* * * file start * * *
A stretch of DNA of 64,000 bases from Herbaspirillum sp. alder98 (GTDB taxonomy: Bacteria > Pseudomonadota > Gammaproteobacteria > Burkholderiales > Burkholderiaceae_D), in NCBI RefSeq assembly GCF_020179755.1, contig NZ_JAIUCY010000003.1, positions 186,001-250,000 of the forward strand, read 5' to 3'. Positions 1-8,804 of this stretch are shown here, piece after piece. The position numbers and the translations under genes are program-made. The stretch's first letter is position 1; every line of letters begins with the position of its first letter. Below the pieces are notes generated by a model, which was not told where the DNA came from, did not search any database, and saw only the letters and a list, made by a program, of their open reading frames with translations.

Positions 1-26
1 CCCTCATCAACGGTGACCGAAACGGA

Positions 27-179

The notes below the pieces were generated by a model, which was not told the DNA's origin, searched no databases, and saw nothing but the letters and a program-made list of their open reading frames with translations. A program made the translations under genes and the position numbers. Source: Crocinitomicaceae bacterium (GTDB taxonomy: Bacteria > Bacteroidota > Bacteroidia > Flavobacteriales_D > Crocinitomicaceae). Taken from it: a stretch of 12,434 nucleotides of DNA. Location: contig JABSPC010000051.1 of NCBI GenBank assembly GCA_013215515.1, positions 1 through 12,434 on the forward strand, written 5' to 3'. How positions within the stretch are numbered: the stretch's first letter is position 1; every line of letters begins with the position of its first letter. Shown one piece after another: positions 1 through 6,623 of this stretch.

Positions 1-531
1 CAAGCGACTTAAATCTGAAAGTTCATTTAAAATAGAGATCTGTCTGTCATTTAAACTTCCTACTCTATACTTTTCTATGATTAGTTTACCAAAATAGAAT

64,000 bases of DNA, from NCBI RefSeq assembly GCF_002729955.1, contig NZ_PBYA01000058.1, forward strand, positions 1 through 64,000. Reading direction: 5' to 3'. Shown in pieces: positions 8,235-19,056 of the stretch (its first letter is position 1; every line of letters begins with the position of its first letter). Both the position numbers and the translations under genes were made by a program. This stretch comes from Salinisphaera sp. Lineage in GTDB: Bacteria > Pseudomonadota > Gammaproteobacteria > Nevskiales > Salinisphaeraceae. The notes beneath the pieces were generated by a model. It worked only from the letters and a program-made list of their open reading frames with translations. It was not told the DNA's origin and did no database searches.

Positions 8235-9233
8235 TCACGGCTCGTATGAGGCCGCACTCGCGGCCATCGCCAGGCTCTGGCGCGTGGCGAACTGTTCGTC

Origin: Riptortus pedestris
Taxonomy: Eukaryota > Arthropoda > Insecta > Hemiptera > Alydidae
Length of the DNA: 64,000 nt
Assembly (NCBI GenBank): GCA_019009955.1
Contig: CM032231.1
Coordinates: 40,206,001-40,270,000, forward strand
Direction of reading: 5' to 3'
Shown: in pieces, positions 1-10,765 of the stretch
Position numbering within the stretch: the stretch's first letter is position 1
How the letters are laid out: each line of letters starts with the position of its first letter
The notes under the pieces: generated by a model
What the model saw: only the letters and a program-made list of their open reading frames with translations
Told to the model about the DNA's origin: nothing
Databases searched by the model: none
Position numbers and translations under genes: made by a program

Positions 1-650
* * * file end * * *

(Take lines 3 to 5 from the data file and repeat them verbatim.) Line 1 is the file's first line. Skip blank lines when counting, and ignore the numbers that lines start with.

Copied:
1 CCCTCATCAACGGTGACCGAAACGGA

Positions 27-179

The notes below the pieces were generated by a model, which was not told the DNA's origin, searched no databases, and saw nothing but the letters and a program-made list of their open reading frames with translations. A program made the translations under genes and the position numbers. Source: Crocinitomicaceae bacterium (GTDB taxonomy: Bacteria > Bacteroidota > Bacteroidia > Flavobacteriales_D > Crocinitomicaceae). Taken from it: a stretch of 12,434 nucleotides of DNA. Location: contig JABSPC010000051.1 of NCBI GenBank assembly GCA_013215515.1, positions 1 through 12,434 on the forward strand, written 5' to 3'. How positions within the stretch are numbered: the stretch's first letter is position 1; every line of letters begins with the position of its first letter. Shown one piece after another: positions 1 through 6,623 of this stretch.